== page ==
Fermat's Last Theorem
Fermat is a famous mathematician even today - the inventor of differential calculus, the finest number theorist between Archimedes and Gauss, and, in addition, a full-time lawyer.
HISTORY OF FERMAT'S LAST THEOREM
For over 400 years, Fermat's Last Theorem was merely a conjecture. Formulated in the year +/- 1650 by a French mathematician, the "theorem" stood out for it's simplicity: it is a simple extension of the famous Theorem of Pythagoras, which we have all heard about. Fermat's Last Theorem is a statement, that we will never have an extension of the Theorem of Pythagoras for integer exponents are greater than 2. In other words, though there were many triples of numbers that "solved" the famous equation (x)^2 + (y)^2 = (z)^2, there would be no such integer triples to solve the similar equation (x)^3 +(y)^3 = (z)^3, nor indeed ever, for any integer exponent greater than 2.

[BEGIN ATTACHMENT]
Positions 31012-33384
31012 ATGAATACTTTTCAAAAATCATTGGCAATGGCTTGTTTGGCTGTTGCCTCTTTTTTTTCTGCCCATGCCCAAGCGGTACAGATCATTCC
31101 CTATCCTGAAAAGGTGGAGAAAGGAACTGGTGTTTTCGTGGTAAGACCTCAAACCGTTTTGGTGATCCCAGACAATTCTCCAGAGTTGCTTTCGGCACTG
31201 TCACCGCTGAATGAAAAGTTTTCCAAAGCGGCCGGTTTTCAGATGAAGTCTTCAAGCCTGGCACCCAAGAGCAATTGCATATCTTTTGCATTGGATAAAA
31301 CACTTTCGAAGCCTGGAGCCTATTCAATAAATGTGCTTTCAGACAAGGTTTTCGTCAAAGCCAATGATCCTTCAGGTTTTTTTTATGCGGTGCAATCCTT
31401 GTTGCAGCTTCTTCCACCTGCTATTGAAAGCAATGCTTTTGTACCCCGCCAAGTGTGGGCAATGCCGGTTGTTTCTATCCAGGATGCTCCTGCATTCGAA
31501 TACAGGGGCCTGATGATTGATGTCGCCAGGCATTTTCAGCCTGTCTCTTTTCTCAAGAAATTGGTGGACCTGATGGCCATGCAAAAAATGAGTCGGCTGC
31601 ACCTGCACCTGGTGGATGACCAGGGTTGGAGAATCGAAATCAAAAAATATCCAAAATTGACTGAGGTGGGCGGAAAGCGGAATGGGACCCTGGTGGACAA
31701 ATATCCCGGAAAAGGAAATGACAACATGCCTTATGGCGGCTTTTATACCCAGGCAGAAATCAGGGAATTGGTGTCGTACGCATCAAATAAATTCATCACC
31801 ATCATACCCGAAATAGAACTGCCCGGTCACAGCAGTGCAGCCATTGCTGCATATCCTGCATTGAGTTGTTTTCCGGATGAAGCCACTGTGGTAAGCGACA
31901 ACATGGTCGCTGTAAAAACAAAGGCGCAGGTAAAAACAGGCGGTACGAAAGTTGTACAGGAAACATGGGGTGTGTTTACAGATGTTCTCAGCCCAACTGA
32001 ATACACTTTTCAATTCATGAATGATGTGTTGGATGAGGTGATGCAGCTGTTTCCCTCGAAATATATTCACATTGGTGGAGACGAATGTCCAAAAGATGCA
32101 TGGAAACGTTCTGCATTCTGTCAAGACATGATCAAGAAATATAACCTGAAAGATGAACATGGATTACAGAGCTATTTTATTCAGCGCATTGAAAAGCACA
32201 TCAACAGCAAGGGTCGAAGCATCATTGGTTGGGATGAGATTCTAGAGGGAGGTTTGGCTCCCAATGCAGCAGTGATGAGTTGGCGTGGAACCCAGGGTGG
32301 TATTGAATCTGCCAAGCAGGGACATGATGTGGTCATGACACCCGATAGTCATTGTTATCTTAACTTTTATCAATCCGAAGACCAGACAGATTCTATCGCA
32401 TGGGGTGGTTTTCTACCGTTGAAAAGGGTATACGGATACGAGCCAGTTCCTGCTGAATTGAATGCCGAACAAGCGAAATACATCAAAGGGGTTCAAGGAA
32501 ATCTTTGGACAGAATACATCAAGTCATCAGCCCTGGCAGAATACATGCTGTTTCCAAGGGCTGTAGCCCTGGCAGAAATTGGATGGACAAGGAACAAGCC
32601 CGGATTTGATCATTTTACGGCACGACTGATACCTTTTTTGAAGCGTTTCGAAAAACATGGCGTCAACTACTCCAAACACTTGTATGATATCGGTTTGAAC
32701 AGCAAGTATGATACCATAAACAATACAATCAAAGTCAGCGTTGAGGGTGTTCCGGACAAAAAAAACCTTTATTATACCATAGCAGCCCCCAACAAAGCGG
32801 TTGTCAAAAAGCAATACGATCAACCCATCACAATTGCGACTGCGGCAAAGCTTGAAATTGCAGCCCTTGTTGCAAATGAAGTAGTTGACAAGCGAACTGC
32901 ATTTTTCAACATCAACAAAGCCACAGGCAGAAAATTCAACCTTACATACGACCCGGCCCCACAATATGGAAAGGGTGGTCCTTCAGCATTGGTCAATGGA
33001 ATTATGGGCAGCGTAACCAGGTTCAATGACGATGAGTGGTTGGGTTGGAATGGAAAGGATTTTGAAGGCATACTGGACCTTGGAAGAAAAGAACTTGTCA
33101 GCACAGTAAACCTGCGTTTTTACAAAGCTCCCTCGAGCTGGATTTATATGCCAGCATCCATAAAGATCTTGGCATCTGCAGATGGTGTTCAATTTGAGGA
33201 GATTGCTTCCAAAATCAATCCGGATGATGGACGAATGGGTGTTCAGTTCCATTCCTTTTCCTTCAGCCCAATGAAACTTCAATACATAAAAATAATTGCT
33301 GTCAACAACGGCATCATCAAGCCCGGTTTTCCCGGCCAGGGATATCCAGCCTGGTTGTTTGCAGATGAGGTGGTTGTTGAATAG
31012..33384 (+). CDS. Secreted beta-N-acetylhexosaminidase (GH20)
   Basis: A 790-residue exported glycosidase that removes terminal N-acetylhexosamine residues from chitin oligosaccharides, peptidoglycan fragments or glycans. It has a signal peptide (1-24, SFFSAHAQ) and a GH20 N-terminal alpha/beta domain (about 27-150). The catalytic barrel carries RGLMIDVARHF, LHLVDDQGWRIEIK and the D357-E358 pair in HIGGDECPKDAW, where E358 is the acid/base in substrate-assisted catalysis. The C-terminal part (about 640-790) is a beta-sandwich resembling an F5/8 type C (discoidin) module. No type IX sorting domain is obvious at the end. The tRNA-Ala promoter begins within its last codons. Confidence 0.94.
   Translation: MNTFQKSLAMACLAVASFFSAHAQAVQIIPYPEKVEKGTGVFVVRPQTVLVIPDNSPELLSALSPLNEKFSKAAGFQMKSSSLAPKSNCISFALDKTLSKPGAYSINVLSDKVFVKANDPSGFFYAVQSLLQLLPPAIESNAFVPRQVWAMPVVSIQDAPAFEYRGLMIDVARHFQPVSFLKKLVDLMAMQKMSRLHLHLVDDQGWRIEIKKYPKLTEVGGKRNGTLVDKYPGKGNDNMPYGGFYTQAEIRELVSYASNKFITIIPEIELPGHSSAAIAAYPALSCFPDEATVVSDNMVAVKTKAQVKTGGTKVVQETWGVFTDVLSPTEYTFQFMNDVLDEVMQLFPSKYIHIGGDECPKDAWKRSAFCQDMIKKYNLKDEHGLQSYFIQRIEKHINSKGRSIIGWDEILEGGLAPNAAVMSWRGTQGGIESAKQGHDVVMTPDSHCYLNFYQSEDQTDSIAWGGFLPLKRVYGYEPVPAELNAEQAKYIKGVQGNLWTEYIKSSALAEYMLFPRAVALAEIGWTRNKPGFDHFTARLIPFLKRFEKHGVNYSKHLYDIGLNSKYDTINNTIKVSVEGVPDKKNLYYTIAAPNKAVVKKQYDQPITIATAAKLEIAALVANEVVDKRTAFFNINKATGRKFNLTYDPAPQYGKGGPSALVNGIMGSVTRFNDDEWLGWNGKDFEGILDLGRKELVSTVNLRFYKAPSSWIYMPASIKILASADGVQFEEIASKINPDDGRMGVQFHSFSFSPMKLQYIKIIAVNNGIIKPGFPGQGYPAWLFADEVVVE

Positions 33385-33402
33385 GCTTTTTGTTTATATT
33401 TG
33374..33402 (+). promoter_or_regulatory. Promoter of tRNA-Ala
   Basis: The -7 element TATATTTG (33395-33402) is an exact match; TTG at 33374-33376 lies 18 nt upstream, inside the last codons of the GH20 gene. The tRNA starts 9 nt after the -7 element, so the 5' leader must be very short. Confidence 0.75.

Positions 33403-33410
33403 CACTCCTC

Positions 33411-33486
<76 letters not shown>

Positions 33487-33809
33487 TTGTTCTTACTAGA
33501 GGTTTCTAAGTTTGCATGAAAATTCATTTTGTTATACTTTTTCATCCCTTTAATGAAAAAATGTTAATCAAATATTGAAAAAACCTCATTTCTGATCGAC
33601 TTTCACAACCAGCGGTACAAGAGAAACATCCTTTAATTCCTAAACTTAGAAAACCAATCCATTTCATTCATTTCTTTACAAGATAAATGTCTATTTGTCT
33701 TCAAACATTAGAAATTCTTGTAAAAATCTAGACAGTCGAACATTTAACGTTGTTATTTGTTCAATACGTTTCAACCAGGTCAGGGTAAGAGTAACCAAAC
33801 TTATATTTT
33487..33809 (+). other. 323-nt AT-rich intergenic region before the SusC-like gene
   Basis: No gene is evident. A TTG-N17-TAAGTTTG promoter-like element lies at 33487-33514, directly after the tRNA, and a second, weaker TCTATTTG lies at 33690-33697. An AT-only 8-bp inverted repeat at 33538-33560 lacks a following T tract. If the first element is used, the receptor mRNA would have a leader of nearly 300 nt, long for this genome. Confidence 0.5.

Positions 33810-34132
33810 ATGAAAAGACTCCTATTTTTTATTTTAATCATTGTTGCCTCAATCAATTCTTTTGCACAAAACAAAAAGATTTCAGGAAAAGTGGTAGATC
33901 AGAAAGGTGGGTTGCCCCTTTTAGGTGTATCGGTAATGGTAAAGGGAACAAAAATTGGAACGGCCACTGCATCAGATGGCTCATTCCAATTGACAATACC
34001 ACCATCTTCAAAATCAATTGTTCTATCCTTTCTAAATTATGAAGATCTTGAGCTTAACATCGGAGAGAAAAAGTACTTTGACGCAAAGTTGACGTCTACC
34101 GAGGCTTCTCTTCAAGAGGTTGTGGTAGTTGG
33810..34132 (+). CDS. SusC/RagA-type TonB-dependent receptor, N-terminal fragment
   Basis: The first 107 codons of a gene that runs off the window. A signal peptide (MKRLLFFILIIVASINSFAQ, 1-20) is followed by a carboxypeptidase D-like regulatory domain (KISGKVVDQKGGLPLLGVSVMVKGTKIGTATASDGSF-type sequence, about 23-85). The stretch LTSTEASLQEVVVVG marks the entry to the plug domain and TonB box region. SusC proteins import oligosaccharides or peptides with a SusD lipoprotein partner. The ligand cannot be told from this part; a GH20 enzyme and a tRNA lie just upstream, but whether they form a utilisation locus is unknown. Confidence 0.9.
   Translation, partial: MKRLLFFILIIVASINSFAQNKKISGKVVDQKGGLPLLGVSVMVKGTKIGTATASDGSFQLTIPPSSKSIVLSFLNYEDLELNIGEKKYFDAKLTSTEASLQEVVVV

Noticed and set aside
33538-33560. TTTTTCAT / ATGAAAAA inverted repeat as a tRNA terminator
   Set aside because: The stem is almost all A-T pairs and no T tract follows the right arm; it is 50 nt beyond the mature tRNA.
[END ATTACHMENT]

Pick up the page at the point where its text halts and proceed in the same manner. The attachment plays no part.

WAITING FOR THE PROOF
Simple-sounding though it may be, the "etxtened" Theorem of Pythagoras was proved... after about 400 years. Imagine that: four hundred years, during which not one person ever found any example of three numbers that fit that equation, for any exponent greater than 2.
I never forget the time spent by those tireless and for the most part nameless mathematicians who spent untold and undocumented hours, trying to solve Fermat's Last Theorem - and failing. Eventually, after 400 years, their cumulative efforts were rewarded, when one of their number offered what is generally regarded as proof - 89 pages' worth.
Even today, Fermat's story retains the flavour of mystery. Students of the topic know, that Fermat famously suggested that an elegant proof of the theorem did exist, but which was too long to fit in the margin of the book in which the theorem was stated! That proof, if it exists, is still undiscovered.